Fearless Frank is a genuinely odd early work by Philip Kaufman, featuring an early performance by Jon Voight as a flawed superhero. It attempts to recreate the feel and atmosphere of a comic book, particularly in its first half. Ultimately, it is a mixed bag that will have difficulty appealing either to children or to fans of experimental film.
If you watch only the first half hour, Fearless Frank appears to be intended as a children's film. The characters seem straight out of a Dick Tracy comic, complete with bizarrely disfigured criminals. There is a definite camp element to this section of the film, with comic narration provided by a mysterious, and melodramatic, on screen narrator with a typewriter. Similarly, a scientist's patented evil detector gives the proceedings the feel of a sixties children's matinée. Only the plot line, which revolves around a young farm boy resurrected from the dead to become a superhero suggests anything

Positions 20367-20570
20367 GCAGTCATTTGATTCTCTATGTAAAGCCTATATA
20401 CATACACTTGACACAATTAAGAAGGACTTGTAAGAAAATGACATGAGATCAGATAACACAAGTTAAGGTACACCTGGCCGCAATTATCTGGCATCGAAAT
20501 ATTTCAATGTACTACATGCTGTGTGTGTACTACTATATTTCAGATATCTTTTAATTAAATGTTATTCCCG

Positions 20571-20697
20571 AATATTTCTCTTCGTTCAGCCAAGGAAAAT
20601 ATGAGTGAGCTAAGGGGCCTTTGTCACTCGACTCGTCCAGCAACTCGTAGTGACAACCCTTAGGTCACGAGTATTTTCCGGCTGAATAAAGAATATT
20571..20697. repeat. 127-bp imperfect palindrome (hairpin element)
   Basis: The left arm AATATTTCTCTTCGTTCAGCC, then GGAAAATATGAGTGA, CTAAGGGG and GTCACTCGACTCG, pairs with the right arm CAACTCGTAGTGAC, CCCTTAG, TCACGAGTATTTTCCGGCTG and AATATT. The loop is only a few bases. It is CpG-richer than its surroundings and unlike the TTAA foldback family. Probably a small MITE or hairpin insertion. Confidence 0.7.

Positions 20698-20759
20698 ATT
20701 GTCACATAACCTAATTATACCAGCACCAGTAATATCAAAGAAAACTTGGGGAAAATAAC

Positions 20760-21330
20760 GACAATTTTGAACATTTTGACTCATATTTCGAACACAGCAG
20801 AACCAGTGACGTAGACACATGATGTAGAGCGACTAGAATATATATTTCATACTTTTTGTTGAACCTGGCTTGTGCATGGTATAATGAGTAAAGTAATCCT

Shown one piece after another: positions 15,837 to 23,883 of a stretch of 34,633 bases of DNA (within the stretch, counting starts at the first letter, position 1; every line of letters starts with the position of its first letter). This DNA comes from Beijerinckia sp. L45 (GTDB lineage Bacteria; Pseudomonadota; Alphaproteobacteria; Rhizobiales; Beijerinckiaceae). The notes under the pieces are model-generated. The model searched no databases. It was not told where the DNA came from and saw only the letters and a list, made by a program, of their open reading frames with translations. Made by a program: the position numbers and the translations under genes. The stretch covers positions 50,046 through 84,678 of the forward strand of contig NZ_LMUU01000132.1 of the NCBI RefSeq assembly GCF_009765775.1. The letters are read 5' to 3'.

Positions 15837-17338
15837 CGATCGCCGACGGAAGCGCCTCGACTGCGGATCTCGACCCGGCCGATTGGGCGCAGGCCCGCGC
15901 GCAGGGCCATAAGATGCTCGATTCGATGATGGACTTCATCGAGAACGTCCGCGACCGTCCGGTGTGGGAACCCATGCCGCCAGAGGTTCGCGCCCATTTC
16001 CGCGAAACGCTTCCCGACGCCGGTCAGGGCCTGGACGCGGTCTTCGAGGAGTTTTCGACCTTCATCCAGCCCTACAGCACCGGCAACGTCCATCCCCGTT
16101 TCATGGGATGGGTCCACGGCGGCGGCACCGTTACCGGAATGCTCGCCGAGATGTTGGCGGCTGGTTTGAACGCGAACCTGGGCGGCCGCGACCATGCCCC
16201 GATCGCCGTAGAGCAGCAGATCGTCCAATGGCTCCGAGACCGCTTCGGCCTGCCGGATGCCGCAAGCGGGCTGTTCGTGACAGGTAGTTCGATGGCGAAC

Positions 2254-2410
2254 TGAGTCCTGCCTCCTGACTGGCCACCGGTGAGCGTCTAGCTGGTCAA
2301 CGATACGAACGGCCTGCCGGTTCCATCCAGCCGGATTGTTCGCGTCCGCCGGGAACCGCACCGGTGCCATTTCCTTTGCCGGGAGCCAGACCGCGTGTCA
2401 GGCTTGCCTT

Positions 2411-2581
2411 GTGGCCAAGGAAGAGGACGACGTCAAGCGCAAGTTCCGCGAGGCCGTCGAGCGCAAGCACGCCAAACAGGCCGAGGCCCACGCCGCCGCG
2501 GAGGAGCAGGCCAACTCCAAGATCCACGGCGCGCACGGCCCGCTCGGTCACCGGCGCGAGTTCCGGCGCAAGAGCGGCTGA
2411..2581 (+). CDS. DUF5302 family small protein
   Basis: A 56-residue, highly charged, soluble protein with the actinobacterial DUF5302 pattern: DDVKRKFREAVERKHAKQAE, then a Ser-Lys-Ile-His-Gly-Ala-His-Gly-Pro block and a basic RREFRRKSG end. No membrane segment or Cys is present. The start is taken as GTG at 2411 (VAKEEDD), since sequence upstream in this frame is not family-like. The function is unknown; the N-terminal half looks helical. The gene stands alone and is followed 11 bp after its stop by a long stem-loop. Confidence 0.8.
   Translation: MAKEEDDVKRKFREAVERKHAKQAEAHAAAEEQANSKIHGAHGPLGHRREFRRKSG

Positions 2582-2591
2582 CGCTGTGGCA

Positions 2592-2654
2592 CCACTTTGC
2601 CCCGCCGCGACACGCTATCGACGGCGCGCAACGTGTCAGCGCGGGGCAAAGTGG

However, the film gets increasingly odd as it goes along. A clone of the hero is introduced, and the plot shifts from a straight superhero story to one of a character corrupted by success. From here the film becomes increasingly surreal and inaccessible. In the end, it becomes more of a film for Kaufman completists than a film one would watch for enjoyment.
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